The familiar “H” at heliports may not make it to Vertiports, which may use a distinctive landing zone reticule instead. (FAA)

Urban Air Mobility applies AAM principles to the crowded space in and above cities. The dense traffic and limited available land means that uses may encounter a variety of access points, like small “Vertistops” and larger “Vertistations”, with aircraft moving along designated Urban Air Corridors. These corridors will be specially defined streets in the local airspace, which will be laid out in cityscale AFR (Automated Flight Rules) maps much like the familiar but longer-range VFR sectional charts of today. These streets in the sky will be at different altitudes based on direction of travel and whether passing is needed – and as AAM/UAM has developed, their planned altitude has risen from about FL015 in early concepts to around FL050 now. More space to work with means more safety margin in flight.

If that sounds like you’re going to need a pilot to figure it all out, you’d be right. Even though AAM/UAM expects a great deal of computerized assistance for passengers, as the first models are starting out, your eChopper will come with an onboard pilot. That could change later on, but not because of AI. Aviation has tons of existing infrastructure and uses in America, and there will always be a lot of problems to navigate around. Autonomous systems can only go so far, so the real future of “driverless” eVTOL is Turking. Much like the luxury “self driving” cars of today, a gaggle of telepresent pilots at the far end of the cellular network will be standing by to handle your takeoffs and landings. Eventually, centralized control centres could see as many as 5 flights monitored by a single certified pilot, pending the results of time and attention studies being conducted by UND and other researchers. In such a future, pilots wouldn’t be obsolete, but the offered jobs may lack the thrill of skyward motion.

Finally, how to power it all? The electrical demand from Vertiports may prove to be a unique challenge even greater than the EV revolution, if fast-charging of fixed batteries is relied on. Alternatives like drop-and-swap battery switching have also been floated, but Lunnie doesn’t think such swaps will be a feature of approved aircraft because of how the FAA regards safety matters. Presently, battery servicing is a job for certified mechanic. Landing on a spare battery could also cause a fire, so the draft EB-105 vertiport standard presently does not allow for padside storage of battery packs. Other energy sources are left entirely to future consideration.

There are still a lot of rough edges mixed with “gee-whiz” hype in the AAM/UAM mindspace. In practice, the economics may prove unfavourable in many ways, particularly when considering rural distances and load factors for AAM testing, then proceeding to the conflicting land use priorities and noise abatement measures sure to cross paths with UAM. Still, democratized flight accessible from the next street corner over is the sort of 21st Century amenity we’ve always hoped would arrive.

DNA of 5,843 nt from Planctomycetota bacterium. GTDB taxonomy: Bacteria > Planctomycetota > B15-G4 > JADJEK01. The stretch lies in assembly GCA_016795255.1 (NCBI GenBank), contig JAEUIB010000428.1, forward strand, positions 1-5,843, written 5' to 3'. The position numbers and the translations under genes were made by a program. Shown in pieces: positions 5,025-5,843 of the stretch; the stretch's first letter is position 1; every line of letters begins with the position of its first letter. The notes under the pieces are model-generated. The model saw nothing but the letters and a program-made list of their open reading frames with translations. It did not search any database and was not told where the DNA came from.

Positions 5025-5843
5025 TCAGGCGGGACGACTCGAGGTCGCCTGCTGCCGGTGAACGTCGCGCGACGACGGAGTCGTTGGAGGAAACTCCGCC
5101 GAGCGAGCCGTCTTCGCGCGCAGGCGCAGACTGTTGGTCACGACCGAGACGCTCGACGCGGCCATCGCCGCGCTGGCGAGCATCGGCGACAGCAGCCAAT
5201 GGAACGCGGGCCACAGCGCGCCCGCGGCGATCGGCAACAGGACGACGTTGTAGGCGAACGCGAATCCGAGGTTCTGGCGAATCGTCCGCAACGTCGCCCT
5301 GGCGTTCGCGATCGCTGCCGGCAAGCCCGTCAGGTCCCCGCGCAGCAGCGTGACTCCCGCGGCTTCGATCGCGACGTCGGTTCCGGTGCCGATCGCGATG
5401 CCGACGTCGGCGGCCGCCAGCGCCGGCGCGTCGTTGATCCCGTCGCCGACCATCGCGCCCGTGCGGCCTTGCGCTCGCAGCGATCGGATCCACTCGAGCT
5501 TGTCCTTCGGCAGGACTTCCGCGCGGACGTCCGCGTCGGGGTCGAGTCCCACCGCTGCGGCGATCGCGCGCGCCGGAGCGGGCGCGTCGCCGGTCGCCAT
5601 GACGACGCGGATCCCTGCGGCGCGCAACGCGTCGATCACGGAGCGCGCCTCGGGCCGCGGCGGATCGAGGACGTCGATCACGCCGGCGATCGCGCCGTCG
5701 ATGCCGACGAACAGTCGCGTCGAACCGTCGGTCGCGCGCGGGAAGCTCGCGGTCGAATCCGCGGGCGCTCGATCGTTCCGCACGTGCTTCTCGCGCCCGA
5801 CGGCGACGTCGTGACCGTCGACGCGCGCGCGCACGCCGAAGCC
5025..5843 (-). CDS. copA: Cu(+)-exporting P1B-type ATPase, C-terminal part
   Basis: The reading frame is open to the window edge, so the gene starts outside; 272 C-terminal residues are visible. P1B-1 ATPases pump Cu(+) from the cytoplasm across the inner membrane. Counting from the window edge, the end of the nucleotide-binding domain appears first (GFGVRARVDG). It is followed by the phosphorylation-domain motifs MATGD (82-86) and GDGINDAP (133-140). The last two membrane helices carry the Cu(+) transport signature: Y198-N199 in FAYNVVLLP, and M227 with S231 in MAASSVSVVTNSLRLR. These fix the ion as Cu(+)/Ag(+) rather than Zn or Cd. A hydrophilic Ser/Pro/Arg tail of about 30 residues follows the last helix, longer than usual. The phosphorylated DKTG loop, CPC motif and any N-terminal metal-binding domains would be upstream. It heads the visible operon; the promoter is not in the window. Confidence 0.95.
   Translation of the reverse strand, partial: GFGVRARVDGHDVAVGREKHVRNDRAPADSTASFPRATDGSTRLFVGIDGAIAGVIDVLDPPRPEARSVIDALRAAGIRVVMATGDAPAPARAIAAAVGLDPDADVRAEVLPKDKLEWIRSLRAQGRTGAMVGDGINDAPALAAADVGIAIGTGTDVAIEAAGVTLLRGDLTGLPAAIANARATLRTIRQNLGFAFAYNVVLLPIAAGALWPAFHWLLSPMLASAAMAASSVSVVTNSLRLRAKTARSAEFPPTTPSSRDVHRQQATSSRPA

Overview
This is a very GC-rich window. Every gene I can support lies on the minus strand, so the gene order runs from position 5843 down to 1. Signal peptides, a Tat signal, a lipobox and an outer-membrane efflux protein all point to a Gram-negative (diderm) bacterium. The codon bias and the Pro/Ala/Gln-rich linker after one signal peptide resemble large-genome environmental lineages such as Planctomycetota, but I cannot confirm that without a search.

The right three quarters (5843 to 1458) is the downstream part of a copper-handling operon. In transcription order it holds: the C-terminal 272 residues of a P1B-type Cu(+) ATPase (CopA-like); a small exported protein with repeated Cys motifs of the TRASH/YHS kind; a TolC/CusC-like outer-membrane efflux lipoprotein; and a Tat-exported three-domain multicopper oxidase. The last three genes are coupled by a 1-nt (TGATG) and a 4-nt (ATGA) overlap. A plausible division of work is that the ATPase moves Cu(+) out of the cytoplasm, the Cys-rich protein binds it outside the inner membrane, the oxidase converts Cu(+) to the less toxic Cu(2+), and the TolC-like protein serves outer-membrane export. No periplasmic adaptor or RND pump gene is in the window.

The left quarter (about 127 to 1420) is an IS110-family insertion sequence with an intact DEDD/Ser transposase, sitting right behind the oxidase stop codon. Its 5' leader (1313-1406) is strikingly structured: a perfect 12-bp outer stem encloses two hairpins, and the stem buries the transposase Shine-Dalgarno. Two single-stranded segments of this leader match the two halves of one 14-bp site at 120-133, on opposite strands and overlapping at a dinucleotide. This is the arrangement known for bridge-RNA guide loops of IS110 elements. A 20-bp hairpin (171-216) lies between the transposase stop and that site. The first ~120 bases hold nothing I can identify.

Stuck: UND can’t fly on UL94 until Lycoming resolves engine valve issue

UND mechanics present their results to the Fly-ND conference, 4 Mar 2024 (Fargo Orbit)

The University of North Dakota’s School of Aerospace Sciences confirmed it is continuing a pause in its switch to UL94, an unleaded avgas likely to replace 100LL, a legacy fuel with 2.2 grams of lead per gallon. The EPA and FAA are engaged in overlapping but separate efforts to eliminate leaded avgas over the next few years.

At EAA AirVenture 2023, UND announced a pioneering effort to use UL94 for its entire fleet of training aircraft. The school eventually plans to return to unleaded, but encountered teething issues, and is now waiting for a fix from engine maker Lycoming.

The results were promising at first. The University’s Piper PA28 Archers came into the repair shop running cleaner and their engines were easier for mechanics to take apart and repair. But then, after a fleet average of 450 power-on hours, their Lycoming IO-360 engines began to suffer from valve malfunctions.

The valve problems were generally irreparable except by swapping out the entire cylinder, quickly becoming a headache even with a fully staffed maintenance hangar. In a fleet that flies thousands of hours a week, the failures just kept coming at a concerning rate. UND’s mechanics ran though 120 replacement cylinders in just 4 months between June and October 2023, leaving only 60 in stock for the rest of the training year.

At present, UND’s mechanics lack a consistent theory for the failures. They briefly investigated fuel logistics as a factor, because other aircraft, like the American Champion Decathalon or the Robinson R44 helicopter, had similar engines but were still flying fine. Those aircraft mostly stick around Grand Forks, but the Archer, on the other hand, is frequently flown “cross-country” to other airports. Because 94UL was only available in Grand Forks, the planes often return filled with 100LL from another airport. But looking into this didn’t end up proving any strong link between switching fuel and the valve problems. Instead, it seemed more like planes that used more 100LL failed less.

Lastly, there were the economics of burning thousands of gallons of fuel. Though both fuels were comparable in price when UND made its decision, soon afterward, the price of 100LL dropped significantly, while UL94 stayed over $6.00 per gallon. UND Aerospace had promised students that the UL94 initiative would not be significantly expensive, yet was quickly forced to pass on relatively higher costs.

94 mogas for avgas prices in Grand Forks

Though a plane can fly with a stuck valve, it isn’t airworthy in the full meaning of the term. Placing the change on hold, the Dean of Aerospace announced a move back to 100LL. Just like the switch to UL94, the fuel systems at GFK needed no modifications, only a few decals changed at the fuelling tanks and trucks. The remaining UL94 in planes was used normally, but new fuel loads used 100LL. The switch took just 4 days.

It seems clear that Lycoming will need to isolate the issue, and respond with a fix, whether that is some list of operational changes, or a physical fix to the valve design. The issues identified by the UND effort should go a long way toward finding the right answer as quickly as possible.